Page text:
A multistate research project in which College of Agriculture and Life Sciences faculty members play a major role has received the 2013 Excellence in Multistate Research Award given by the Experiment Station Committee on Organization and Policy of the National Association of State Universities and Land-Grant Colleges.
The National Sweetpotato Collaborators Conference was honored during the annual meeting of the Association of Public and Land-Grant Universities (APLU) Nov. 10-12 in Washington, D.C. The award recognizes outstanding research collaboration among state agriculture experiment stations in projects that two or more states share as a priority.
The Sweetpotato Collaborators Conference was initiated in 1939 to exchange information about all aspects of sweet potato production and post-harvest research and extension. The collaborators group is led by faculty from North Carolina State University, the Louisiana State University AgCenter, Mississippi State University and the U.S. Department of Agriculture-Agriculture Research Service.
Among the most important conference activities is evaluating new sweet potato selections, and conference members have released 94 new sweet potato varieties. The group also addresses critical production and pest management issues related to disease, insect and weed control. Through the years, the group has developed successful management strategies for the sweet potato weevil and screening methods for diseases such as soil rot and Fusarium wilt.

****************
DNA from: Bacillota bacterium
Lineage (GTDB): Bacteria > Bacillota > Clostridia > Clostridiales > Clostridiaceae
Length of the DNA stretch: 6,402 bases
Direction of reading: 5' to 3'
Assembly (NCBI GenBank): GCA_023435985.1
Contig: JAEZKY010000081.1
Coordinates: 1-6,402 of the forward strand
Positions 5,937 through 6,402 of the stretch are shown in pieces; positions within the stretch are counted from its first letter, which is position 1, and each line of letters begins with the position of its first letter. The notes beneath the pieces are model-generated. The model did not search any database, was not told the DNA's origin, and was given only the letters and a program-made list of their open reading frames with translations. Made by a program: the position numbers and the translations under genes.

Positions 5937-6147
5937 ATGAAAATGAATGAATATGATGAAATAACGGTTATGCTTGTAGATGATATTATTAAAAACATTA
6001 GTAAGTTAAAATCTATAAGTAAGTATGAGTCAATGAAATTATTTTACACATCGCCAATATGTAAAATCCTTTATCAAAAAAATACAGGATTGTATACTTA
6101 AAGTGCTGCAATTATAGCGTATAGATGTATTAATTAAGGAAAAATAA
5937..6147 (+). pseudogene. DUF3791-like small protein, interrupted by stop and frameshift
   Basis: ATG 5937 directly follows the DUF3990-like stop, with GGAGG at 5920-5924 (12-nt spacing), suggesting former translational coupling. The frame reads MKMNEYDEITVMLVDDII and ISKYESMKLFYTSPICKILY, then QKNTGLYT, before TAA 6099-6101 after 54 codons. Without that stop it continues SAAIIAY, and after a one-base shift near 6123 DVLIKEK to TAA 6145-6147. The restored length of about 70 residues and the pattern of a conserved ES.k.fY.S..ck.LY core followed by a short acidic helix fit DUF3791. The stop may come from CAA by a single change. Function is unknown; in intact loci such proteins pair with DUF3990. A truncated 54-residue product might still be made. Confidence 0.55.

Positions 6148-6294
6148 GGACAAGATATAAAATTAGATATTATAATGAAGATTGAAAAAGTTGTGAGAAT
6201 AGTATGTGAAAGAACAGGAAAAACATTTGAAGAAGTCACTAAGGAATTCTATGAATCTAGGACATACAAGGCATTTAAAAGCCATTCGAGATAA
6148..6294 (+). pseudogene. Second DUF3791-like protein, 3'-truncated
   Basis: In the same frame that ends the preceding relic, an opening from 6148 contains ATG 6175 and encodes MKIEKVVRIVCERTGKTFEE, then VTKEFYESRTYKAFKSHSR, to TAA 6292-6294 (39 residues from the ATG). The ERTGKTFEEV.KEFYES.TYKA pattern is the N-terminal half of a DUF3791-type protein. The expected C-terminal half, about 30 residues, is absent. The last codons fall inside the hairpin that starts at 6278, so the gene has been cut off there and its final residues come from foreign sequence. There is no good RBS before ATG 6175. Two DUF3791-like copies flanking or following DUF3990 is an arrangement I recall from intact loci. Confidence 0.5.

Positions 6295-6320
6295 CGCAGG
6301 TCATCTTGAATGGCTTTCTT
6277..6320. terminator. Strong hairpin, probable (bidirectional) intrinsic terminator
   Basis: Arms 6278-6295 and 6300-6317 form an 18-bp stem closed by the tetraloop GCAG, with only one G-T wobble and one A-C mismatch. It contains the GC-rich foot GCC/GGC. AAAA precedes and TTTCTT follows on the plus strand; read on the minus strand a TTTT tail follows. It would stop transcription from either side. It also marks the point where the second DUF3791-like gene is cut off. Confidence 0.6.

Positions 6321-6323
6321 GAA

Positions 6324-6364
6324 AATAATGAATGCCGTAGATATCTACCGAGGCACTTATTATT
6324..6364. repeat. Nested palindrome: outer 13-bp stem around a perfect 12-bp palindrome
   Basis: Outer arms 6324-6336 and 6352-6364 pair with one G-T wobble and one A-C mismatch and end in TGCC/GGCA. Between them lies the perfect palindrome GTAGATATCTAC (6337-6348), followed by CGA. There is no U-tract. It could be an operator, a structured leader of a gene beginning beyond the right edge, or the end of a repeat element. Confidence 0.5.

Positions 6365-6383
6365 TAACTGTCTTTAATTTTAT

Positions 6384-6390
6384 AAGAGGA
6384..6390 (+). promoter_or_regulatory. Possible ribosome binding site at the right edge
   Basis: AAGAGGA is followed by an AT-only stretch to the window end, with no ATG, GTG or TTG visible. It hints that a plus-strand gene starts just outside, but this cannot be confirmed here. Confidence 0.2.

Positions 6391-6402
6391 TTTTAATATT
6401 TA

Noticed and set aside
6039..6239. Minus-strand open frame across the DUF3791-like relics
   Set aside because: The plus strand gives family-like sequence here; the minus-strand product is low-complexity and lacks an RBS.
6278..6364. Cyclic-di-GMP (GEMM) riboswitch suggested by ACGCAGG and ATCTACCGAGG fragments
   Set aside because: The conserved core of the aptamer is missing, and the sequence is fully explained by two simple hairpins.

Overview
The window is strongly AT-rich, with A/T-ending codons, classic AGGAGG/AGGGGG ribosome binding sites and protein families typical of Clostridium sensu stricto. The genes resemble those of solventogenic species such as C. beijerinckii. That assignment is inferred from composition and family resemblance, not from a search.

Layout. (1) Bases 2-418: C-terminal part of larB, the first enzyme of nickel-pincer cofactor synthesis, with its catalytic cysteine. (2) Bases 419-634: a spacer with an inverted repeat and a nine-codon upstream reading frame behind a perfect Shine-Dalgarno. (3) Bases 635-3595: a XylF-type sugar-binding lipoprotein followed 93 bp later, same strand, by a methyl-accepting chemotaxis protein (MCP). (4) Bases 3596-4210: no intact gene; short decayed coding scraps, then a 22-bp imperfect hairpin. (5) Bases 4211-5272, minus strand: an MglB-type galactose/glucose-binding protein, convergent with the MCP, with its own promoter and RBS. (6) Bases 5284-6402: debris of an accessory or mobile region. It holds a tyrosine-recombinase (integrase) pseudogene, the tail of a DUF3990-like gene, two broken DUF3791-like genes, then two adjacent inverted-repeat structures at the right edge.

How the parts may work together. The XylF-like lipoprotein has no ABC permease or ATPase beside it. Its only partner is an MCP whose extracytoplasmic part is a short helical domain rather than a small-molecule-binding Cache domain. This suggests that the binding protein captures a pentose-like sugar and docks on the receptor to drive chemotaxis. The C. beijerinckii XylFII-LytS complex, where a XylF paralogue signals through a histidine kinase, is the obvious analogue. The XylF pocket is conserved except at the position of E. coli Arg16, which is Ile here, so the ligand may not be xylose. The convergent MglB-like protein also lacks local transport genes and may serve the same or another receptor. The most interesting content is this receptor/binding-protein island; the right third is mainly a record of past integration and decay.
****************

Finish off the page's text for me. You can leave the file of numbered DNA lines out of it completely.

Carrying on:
The conference also works to keep farmers informed of research findings. Collaborators have collectively published more than 1,000 refereed and extension publications that reach growers and the global research community.
CALS faculty members active in the conference are Dr. Roger Batts, IR-4 Field Research Director in the Department of Horticultural Science; Dr. Mike Boyette, professor of Biological and Agricultural Engineering; Dr. Edmund Estes, professor of Agricultural and Resource Economics; Dr. Craig Yencho, sweet potato breeder and professor of Horticultural Science; and Dr. Van-Den Truong, USDA professor of Food, Bioprocessing and Nutrition Sciences.
CALS has a long history of sweet potato breeding, and Covington, a variety developed by Yencho, is by far the most widely grown variety in North Carolina. At the same time, Boyette developed sweet potato storage techniques that have allowed growers store sweet potatoes for long periods and take advantage of market windows when prices are high.